10 foods that have special powers

All whole foods are self-healing, but I’ve zeroed in on 10 foods that have special powers. I’ve compiled this list after consulting nutrition experts and reading hundreds of studies. I call these foods the strengtheners. All of them fight disease, promote a strong immune system, and provide nutrients you need to feel great. Try to include as many as possible in your diet. Simply put, when you eat well, you feel well.

Add these to your daily diet:

1 . Apples

They are high in fiber for a healthy digestive system. They also reduce the risk of stroke and chances of dying of a heart attack.

2. Artichokes

They protect the liver against toxic build-up. They also reduce levels of LDL (“bad”) cholesterol, because they are rich in antioxidant.

3. Avocados

They are loaded with the powerful antioxidants which helps the body get rid of cancer-causing substances 
 They also help reduce total cholesterol.

4. Beets

They are loaded with folic acid, an important B vitamin that protects against heart disease and cancer. It also appears to help prevent the formation of LDL cholesterol.

5. Blueberries

They help your brain produce dopamine, a neurotransmitter involved in memory, coordination, and feelings of well- being. They also may prevent the growth of breast cancer cells.

6. Broccoli

They help fight cancer and are loaded with vitamin C to boost the immune system. They also help normalize blood pressure and are rich in fiber for a healthy digestive system.

7. Cherries

They help kill cancer cells which shrink pancreatic, breast, and liver They are also high in melatonin, a hormone that helps normalize sleep cycles. Melatonin also acts like an antioxidant that protects cell membranes from damage.

8. Chicory

Toss some chicory in your salads. This cousin of endive and escarole has more vitamin A than any other salad green. Just a quarter cup of raw chicory greens provides all you need daily. Vitamin A is another potent self-healer, vital for a healthy immune system and protecting your vision. Most of the vitamin A in chicory comes from beta- carotene. This is a cancer-fighting carotenoid that your body converts to vitamin A.

9. Coconut Oil

For years, we’ve been cautioned to avoid tropical oils because they’re high in artery-clogging saturated fats. But often yesterday’s nutritional bad guy is today’s nutritional hero, and that’s the case with coconut oil. It has immune-stimulating properties, thanks to lauric acid, a fatty acid in the oil. Lauric acid fights viruses and bacteria in the body. Like most oils, coconut oil is high in calories, so don’t overdo it. A teaspoon or two a day is all you need.

10. Cranberries

220px-Cranberry_bog                                                  Photo from Wikipedia

This Thanksgiving dinner staple doubles as a natural remedy for many ailments. One of the most common is urinary infections. Cranberries work by keeping harmful bacteria from sticking to the lining of the urinary tract. The active ingredient in cranberries is a group of phytochemicals called proanthocyanins. If you suffer from recurrent bladder infections, try drinking about eight ounces of cranberry juice that contains at least 27 percent juice. This recommendation is based on a study published in the Journal of the American Medical Association (JAMA).

The self-healing power of these little gems doesn’t end there.

Cranberries contain more “phenols” than red grapes and 18 other fruits, according to a study in the Journal of Agriculture and Food Chemistry in 2001. Phenols are plant chemicals that help prevent the formation of LDL cholesterol in the arteries.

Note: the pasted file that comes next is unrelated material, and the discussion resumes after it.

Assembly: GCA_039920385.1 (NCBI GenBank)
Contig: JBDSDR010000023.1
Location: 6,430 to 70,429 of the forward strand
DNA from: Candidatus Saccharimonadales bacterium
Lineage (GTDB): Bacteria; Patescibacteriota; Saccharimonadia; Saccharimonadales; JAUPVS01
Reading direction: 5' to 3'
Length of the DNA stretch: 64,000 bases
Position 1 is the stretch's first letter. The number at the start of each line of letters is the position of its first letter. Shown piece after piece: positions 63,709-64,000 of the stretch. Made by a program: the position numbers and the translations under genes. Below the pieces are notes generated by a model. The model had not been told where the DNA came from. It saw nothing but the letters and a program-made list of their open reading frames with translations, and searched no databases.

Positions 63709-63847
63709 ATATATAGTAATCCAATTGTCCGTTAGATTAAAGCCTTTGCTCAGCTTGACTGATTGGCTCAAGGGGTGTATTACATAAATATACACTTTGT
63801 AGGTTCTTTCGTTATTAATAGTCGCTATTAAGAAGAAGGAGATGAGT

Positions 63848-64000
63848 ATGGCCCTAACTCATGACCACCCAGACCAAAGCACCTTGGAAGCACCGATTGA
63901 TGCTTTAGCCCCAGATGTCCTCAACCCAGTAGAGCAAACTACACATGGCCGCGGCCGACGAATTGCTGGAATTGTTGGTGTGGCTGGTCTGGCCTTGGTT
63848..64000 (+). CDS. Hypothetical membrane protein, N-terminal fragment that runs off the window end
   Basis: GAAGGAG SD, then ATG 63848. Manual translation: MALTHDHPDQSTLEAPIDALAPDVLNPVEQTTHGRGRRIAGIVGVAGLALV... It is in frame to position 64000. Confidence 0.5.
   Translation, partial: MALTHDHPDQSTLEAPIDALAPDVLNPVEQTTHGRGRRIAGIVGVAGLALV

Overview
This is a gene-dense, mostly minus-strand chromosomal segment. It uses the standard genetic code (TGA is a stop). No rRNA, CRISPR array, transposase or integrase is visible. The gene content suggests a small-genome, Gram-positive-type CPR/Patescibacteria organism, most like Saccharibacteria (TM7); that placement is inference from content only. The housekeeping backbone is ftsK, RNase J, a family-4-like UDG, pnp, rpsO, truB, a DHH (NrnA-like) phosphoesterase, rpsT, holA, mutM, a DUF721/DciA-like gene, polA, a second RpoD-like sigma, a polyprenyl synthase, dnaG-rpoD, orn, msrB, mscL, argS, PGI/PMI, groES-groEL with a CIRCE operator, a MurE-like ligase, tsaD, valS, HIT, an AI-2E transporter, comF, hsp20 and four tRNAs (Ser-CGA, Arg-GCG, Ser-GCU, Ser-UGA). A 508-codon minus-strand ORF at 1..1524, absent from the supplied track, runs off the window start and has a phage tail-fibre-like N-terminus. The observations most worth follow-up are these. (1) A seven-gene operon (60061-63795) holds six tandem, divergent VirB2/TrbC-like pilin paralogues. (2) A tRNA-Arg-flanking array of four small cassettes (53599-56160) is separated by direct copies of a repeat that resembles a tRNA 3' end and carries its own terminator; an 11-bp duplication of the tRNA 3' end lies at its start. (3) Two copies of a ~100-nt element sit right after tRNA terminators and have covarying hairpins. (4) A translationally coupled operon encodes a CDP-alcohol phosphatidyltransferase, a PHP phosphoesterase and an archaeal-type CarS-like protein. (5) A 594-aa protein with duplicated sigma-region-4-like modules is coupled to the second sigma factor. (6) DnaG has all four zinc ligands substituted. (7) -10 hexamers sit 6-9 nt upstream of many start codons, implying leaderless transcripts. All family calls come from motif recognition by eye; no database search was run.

– Dr. Fabrizio Mancini


14 thoughts on “10 foods that have special powers

  1. It always relieves me to see “healthy” foods list and discover I already use many of them!

  2. Wonderful information. I always believe that eating healthy is the key. Thank you, Ela!

  3. Good one, Ela (MOT). wag wag M & B (p.s. ginger: anti-inflammatory, anti-microbial, anti-nausea biped paw)

  4. Love this list – yum! I’ll have to add artichokes. And what do you think, Ela, about the sugar that either comes with cranberries or makes them palatable?

    • Definitely must add artichokes – ‘The total antioxidant capacity of artichoke flower heads is one of the highest reported for vegetables. Cynarine is a chemical constituent in Cynara. The majority of the cynarine found in artichoke is located in the pulp of the leaves, though dried leaves and stems of artichoke also contain it. It inhibits taste receptors, making water (and other foods and drinks) seem sweet.
      Studies have shown artichoke to aid digestion, hepatic and gall bladder function and raise the ratio of HDL to LDL. This reduces cholesterol levels, which diminishes the risk for arteriosclerosis and coronary heart disease. Aqueous extracts from artichoke leaves have also been shown to reduce cholesterol by inhibiting HMG-CoA reductase and having a hypolipidemic influence, lowering blood cholesterol. Artichoke contains the bioactive agents apigenin and luteolin. C. scolymus also seems to have a bifidogenic effect on beneficial gut bacteria.[ Artichoke leaf extract has proved helpful for patients with functional dyspepsia and may ameliorate symptoms of irritable bowel syndrome.’
      – Wikipedia
      I’m not sure what you mean about the sugar in the cranberries, Monica. 🙂

      • Wow! So interesting. As for cranberries, when you buy them for eating directly, they are always heavily sweetened – at least here. And when you cook them, you have to add some sweetener even with fruit. So how do you eat them?

      • I usually drink the juice. 🙂

  5. This is a trove of fantastic information, thank you! I will get busy forwarding your link to friends and family! : )))

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